Our Southern Weeklong Multi-Day Tour is underway. Here are reports from their first two days on the trail, courtesy of Tour Coordinator Sam Bartlett. Conditions are ideal on the Catamount Trail right now! Get out there and enjoy it!
February 11, 2017
After a little snafu in the morning due to bad driving (snow!) nine intrepid skiers headed toward the Massachusetts border. At their morming meeting at the border, they discovered their group consisted of some veteran end-to-enders, some aspiring end-to-enders, some end-and-enders (they skied both borders but not the middle stuff) and some just-ski-for-fun-ers. The snow was silky smooth, the crust was hidden below it, and even the Harriman Station “road walk” was skiable. Then we headed north (300 miles to Canada!), with lunch just south of Readsboro. The Rt 100 road walk was bareable, and then it was more beautiful gliding along the old railroad bed beside and above the Deerfield River. Some folks were glad to see the face of Harriman Dam come into sight, others were busy studying porcupine tracks. We scrambled up the last snowmobile trail switchbacks to the top of the dam. I got in a few dam turns and we finished our skiing for the day. But then the fun began! We headed over to the Bennington Gluttony Extravaganza. At Jim and Chickie’s we had appetizers, sauna, conversation and drinks. Then Kathy and Rudge hosted the dinner part at their house, where we had great food, more drinks, more conversation, some music and ‘poetry’. Jim reprised one of his poems (see below) and premiered his version of ‘Hard Rain’, getting us all to sing the chorus “It’s a hard, It’s a hard, It’s a hard, It’s a haaard, It’s a hard pain, when you fall.” Thanks guys!
February 12, 2017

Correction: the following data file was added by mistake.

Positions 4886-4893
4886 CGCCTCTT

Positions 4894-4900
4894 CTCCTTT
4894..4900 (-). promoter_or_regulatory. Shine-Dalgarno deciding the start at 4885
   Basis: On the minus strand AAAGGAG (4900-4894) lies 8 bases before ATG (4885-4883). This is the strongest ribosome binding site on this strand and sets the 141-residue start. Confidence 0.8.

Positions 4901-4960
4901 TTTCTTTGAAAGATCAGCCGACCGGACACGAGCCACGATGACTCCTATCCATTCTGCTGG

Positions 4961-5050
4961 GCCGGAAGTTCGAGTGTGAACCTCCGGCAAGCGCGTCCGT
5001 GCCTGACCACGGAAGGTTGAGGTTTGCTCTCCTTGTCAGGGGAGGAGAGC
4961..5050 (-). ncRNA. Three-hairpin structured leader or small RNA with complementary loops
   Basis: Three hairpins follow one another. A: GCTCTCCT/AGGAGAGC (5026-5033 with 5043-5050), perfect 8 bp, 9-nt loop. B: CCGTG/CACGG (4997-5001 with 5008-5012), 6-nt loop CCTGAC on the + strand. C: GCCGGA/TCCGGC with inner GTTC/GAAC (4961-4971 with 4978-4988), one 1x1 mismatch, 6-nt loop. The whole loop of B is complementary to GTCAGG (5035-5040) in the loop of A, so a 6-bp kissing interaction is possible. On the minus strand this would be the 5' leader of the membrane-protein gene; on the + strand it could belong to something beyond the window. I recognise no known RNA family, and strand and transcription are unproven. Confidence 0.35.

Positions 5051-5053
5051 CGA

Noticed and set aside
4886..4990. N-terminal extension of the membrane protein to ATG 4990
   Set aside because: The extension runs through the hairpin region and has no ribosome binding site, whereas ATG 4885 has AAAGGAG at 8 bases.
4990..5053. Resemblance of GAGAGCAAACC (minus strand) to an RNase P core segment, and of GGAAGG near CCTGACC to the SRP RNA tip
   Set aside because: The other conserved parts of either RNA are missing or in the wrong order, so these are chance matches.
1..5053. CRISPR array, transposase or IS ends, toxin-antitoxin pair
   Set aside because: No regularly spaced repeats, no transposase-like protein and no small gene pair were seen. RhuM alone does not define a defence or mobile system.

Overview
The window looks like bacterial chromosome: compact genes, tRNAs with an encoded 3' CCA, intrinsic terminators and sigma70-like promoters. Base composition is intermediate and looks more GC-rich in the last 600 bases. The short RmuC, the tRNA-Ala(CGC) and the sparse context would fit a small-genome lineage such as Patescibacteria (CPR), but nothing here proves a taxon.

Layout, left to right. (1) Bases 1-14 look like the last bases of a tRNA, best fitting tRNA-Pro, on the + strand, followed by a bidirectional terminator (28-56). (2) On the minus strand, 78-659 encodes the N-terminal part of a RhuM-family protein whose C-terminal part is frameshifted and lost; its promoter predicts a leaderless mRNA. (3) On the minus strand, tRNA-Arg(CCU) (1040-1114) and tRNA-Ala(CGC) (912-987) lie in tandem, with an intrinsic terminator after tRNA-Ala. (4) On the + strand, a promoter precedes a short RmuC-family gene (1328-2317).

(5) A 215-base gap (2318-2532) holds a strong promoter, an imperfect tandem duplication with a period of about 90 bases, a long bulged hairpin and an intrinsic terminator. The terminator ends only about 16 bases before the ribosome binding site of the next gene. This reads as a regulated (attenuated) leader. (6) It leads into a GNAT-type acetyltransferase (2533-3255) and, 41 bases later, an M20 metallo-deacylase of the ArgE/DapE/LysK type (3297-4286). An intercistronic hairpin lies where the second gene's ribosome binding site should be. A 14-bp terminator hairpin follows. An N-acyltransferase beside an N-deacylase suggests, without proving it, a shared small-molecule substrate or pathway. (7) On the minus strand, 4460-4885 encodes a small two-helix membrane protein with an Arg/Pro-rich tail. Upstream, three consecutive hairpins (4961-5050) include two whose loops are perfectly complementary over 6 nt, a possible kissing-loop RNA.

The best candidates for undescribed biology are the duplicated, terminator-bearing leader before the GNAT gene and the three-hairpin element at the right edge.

Several group members enjoyed breakfast together at Jezebel’s before meeting at the Zoar Adventure Center. Bruce from Zoar helped shuttle the group down to Harriman Dam so the ‘leisurely’ skiers could get started while the ‘eager’ skiers spotted cars at southern end of the tour. The dam face saw a few more turns, without a dam face plant this time. The new snow was just starting. Once the group got off the snomo trail it was easy going in day-old tracks for a few miles. Lunch was under protection of the hemlocks, no point in going to the ‘sunny spot’ ‘cuz there wasn’t any sun! Bruce, who had skied in from Medburyville, met the group there and all headed north. A few folks found a new little glade near the hunter’s cabin, and got four laps in before it was time to keep going. Great turning snow, solid crust far enough down to not be noticable unless you were on steeper terrain. Everyone was pretty damp by the time they reached the Medburyville picnic grounds (accessible that day with permission from the logger) and the Zoar truck. After a quick promotional photo, the group skied up the ‘plowed’ road. At the drop to the riverbank at Medburyville South several folks decided to ski the ‘road walk’ option. Those who stayed on the trail found the beaver brook crossing was a bit tricky with a new tree down across the dam. Some more folks skied the second half of the ‘road walk’. At the substation the group split, with the purists taking the reroute and the rest took the new route up through the trees (which were also nice for a few tele-laps). Going around Searsburg Station was a piece of cake compared to last week, no crust, no wind. Folks switched off breaking trail until the group met Karen from Zoar, coming south to meet us. It seems someone had miscalculated and not left enough cars at Lind Lane, so we needed their truck again at the end of the day. A few folks actually skied Rt 9 and the Deerfield River bridge, making this the only no-walk, all-ski Section 2 tour in memory! Bruce and Karen (did I mention they are from the Zoar Adventure Center (ZAC) in Wilmington on Rt 9 ?) very nicely drove the morning drivers down to the Dam to recover those morning cars. After getting into dry clothes some met for a nice dinner at The Roadhouse Restaurant. Driving home in a foot of new (but mostly plowed) snow was slow but pretty quiet, no white-knuckle moments.